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I want to download a file from internet and I imagine this should be a simple task. Trying several different approaches I have found that each one has its own drawback. The main issues are:

  • Application freezes until it downloads the file
  • Application freezes forever if the Internet connection is lost/server does not respond.

(details:

http://stackoverflow.com/questions/3122306/how-to-retrieve-a-file-from-internet-via-http
http://stackoverflow.com/questions/3135003/the-connection-does-not-timeout-while-downloading-file-from-internet )

So, finally I used the suggestions I got from several people to use "pro" libraries such as Indy. However, Indy is not much better than the pieces of code I have tried (but it is way much larger and difficult to maintain). While using Indy the application does not freezes only for short periods so it is still (somehow) usable. However, the application cannot be shut down until the download finishes (never if the Internet connections gets broken).

Other people reported the same problem: http://borland.newsgroups.archived.at/public.delphi.internet.winsock/200609/0609079112.html
https://forums.embarcadero.com/thread.jspa?threadID=25199&tstart=90

So, there is some hacking I had to do to TIDAntiFreeze in order to make it work?

Also, the ConnectTimeout property is not recognized.

fIDHTTP := TIDHTTP.Create(NIL);
fIDHTTP.ConnectTimeout:=5000;

Should I drop Indy and return to original idea of downloading the file in a separate thread and end the thread when it does not respond (at least this way I get rid of 3rd party libraries)? There will be unforeseen side effects if I do this?

Using: Delphi 7, Indy 10.1.5 10.5 (probably).

Thanks

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1  
Have you tried to use a thread to download the file in the background? –  mjn Jul 6 '10 at 15:43
1  
Indy 10.1.5 is very old, current is 10.5.7 –  mjn Jul 6 '10 at 15:43
    
The new version of Indy refuses to install in my computer. –  Altar Jul 6 '10 at 16:12
1  
No need to install it, simply add the source paths and instantiate the components at run time. Unfortunately the Indy install scripts (FullDX.bat) do not work anymore. –  mjn Jul 6 '10 at 16:21
1  
I have found some articles saying TIdAntiFreeze does not work. So I think using a background thread is the only way to fix this. –  mjn Jul 6 '10 at 17:43

2 Answers 2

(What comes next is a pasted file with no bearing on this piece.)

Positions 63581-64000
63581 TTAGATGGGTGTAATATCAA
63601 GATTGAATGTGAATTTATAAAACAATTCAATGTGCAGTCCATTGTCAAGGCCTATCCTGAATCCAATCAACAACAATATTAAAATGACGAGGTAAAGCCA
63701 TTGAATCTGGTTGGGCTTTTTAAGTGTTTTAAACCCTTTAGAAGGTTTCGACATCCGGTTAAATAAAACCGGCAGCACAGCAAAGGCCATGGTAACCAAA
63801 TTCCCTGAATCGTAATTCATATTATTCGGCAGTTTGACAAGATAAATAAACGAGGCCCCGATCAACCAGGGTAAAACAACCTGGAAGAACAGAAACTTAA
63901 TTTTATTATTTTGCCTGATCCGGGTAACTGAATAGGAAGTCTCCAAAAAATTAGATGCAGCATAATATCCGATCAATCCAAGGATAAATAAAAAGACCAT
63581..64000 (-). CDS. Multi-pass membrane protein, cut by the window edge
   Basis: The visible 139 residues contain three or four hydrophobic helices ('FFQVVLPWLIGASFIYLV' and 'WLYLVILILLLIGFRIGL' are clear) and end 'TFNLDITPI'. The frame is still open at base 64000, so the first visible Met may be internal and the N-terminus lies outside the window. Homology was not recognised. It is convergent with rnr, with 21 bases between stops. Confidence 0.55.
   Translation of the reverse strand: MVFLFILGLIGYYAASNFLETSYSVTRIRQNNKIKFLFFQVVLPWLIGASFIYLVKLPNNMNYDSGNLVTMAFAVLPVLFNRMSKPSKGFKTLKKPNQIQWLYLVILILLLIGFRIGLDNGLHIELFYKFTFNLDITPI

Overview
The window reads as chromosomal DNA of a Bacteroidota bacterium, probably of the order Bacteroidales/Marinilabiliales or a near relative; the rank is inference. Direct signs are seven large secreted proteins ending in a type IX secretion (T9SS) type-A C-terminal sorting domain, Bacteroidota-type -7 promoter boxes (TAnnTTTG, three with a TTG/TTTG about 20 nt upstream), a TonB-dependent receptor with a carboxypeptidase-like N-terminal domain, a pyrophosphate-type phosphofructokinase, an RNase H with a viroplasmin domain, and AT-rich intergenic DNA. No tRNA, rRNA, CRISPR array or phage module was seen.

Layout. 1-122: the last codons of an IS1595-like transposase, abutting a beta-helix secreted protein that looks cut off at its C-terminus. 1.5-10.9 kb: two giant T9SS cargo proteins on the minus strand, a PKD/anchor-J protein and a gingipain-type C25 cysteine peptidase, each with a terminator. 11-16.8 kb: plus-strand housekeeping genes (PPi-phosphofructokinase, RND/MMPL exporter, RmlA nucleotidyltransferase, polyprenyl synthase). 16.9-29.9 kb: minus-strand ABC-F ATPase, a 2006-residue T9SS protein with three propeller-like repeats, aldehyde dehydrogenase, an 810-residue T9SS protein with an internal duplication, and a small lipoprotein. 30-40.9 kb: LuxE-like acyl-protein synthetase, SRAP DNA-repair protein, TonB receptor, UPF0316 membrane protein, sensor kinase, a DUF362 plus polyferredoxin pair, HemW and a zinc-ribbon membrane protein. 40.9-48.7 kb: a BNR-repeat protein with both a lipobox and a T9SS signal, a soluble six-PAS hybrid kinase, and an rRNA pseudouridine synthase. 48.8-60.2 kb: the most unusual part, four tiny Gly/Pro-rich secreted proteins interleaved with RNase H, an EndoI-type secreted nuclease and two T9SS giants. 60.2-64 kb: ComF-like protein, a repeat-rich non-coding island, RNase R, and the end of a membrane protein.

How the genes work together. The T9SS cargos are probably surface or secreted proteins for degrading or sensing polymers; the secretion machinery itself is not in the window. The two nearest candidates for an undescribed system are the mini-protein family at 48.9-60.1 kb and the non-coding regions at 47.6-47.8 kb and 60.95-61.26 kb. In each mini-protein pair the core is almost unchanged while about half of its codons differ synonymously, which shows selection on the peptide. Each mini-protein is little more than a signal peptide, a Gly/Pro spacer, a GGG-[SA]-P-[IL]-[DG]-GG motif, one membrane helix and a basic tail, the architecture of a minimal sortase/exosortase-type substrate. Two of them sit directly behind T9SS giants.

up vote 0 down vote accepted

It's not too difficult to solve these sorts of problems. The first thing you have to do is make sure that you have properly handled error handling. If something fails then make sure everything cleans up properly. Beyond that make sure the downloading code is part of a separate thread. If there is any problem you can always terminate the thread from your main program. Here's the code (for downloading only, not the threading) which is working fine for me.

with TDownloadURL.Create(nil) do
  try
    URL := 'myurltodownload.com';
    filename := 'locationtosaveto';
    try
      ExecuteTarget(nil);
    except
      result := false;
    end;
    if not FileExists(filename) then
      result := false;
  finally
    clear;
    free;
  end;
share|improve this answer
    
This doesn't cover the main point of this discussion. Quote: "Application freezes until it downloads the file." –  Altar Jul 7 '10 at 1:21
    
Read my post again, and also refer to the answer by Cosmin Prund. We both are saying you MUST USE THREADS else there's no way to prevent this. Even with Indy you need to use a thread, there is no way around it. You said that Indy was too bulky for your needs so I provided a tested alternative in conjunction with saying that it MUST be threaded. I don't see how this answer doesn't cover your main point. Answer: Thread it. –  Daisetsu Jul 8 '10 at 17:53
    
Accepted answer. –  Altar Aug 19 '10 at 21:14
    
Daisetsu, please see this post: stackoverflow.com/questions/3526749/use-of-try-finally-except –  Altar Aug 19 '10 at 22:21
    
This takes exactly 21 seconds to time-out when there is no Internet connection! So it is useless to solve the time-out problem. –  user1580348 Jun 11 at 14:06

You probably need to use Indy the Indy way: using threads. Indy was specifically designed to work in blocking mode, because that's how most Internet protocols work (example: with HTTP, at protocol level, you send a request then you read the response. You dont send AND receive at the same time). TIdAntiFreeze is supposed to help you use some Indy functionality without dealing with threads; I never used that because, at least conceptualy, it's an ugly hack.

If don't want to deal with Threads then you should take a look at ICS ( link to ICS home page ). ICS was designed to be used in Async mode, without threading. It doesn't need the equivalent of TIdAntiFreeze because it's not blocking. You start an download and you handle some events to get progress and completion notifications. ICS is just as well-known, professional and wildly used as Indy.

share|improve this answer
    
After circling around threads it seems it is the ONLY solution! Thanks. +1 –  Altar Jul 8 '10 at 13:28

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